and see what they have. Maybe a mix of red and white?

Jerry

A mix works fine. All you need is a pto driven broadcast seeder. A word to the wise, mess around with the flow control on it and insure you can choke it down enough for clover. I saved money on ours and after a couple of years it was so sloppy it wouldn;t shut off or choke down enough for small seed. An extra 75 bucks would have gotten me one that would have lasted. And if it's metal, wash it off thoroughly when you're done. Surprising how seed chaff and fertilizer dust can attract enough moisture to rust them up pretty badly

dun
 

denoginnizer

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I wash mine off good after every use and spray it down with penertrating oil. Fertilizer left on the spreader will ruin it.
 

sillco

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jhambley":34n3c060 said:
Thanks for all your replies!

I don't have a four wheeler...just a small tractor and I haven't bought the spreader yet. I guess I'll head down to the feed store
and see what they have. Maybe a mix of red and white?

Jerry

I have always added sand or light soil to my seed and mixed well. This will allow the seed to be spread evenely and assure to have enough to do the whole pasture before running out.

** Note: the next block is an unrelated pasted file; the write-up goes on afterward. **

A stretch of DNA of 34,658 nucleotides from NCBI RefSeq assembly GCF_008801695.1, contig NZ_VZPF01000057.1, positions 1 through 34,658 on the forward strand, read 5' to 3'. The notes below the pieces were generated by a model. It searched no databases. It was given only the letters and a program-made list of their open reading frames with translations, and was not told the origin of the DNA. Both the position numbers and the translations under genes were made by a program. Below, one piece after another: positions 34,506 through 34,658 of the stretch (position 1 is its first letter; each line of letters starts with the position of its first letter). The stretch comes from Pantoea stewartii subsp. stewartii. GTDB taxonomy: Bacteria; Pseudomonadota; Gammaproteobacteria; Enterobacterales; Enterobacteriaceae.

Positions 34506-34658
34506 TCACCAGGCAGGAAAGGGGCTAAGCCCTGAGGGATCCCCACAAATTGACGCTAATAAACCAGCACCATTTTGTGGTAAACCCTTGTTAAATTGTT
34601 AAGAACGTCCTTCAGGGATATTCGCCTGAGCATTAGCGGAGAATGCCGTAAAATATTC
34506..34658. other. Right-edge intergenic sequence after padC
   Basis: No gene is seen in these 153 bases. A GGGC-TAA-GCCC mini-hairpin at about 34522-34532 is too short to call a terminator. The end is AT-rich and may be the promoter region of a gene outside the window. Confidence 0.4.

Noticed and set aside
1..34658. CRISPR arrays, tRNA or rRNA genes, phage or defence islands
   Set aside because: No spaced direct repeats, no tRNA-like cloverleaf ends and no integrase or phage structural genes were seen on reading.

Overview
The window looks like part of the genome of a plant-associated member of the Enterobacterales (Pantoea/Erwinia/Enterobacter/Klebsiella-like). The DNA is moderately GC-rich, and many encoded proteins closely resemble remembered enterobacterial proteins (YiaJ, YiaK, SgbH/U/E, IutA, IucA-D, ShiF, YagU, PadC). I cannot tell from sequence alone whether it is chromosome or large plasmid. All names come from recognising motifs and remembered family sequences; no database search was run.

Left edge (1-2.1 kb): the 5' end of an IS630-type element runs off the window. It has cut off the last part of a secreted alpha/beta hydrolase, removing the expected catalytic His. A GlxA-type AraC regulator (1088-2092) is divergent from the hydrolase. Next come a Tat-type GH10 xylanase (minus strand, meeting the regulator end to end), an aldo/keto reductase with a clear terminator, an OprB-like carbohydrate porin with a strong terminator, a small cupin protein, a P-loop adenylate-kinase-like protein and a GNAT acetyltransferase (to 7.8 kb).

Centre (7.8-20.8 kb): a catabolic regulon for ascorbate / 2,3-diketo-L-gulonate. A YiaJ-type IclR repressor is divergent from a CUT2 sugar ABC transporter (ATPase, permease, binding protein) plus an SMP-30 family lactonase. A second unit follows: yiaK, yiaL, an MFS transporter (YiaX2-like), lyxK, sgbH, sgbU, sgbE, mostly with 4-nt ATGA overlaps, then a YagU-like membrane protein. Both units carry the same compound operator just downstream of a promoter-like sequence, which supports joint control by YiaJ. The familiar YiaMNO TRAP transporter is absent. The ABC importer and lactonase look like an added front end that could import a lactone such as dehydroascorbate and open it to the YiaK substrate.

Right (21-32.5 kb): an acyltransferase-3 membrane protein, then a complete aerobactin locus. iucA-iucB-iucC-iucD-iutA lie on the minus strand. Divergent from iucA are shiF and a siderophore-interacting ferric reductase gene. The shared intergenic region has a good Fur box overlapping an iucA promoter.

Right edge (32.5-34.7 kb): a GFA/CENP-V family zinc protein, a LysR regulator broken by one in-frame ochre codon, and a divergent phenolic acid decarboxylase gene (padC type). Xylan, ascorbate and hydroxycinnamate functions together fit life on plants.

Oh you may have to go over some areas twice because you have some left over, but it works.
 

johndeerefarmer

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Here in Texas we plant it in the fall. Usually the same time as rye grass. It will give a little growth during the winter but comes on strong when it gets warmer in late Feb and March.

I use yuchi arrowleaf clover. If you let some of it go to seed you will not have to replant but every couple of years.

I also made the mistake one year of planting it too thick and choking out my coastal until the clover was finished growing for the season.
 

sillco

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johndeerefarmer":oak5dy5h said:
Here in Texas we plant it in the fall. Usually the same time as rye grass. It will give a little growth during the winter but comes on strong when it gets warmer in late Feb and March.

I use yuchi arrowleaf clover. If you let some of it go to seed you will not have to replant but every couple of years.

I also made the mistake one year of planting it too thick and choking out my coastal until the clover was finished growing for the season.

When I was ranching in East Texas and Northwest Louisiana I used both arrowleaf and crimson. The crimson matured in April and the arrowleaf matured in late June and early July. While the additional grazing was good it did knock back the coastal.
When the clover would start seeding out I removed the cows so the seed could mature, about the first or second week of May for crimson. When the seeds were ready to fall from the plant, I would adjust my bushhog at the height of the seed heads and mow the pasture to spread the seeds. I was able to maintain the stand for over ten years and never had to reseed.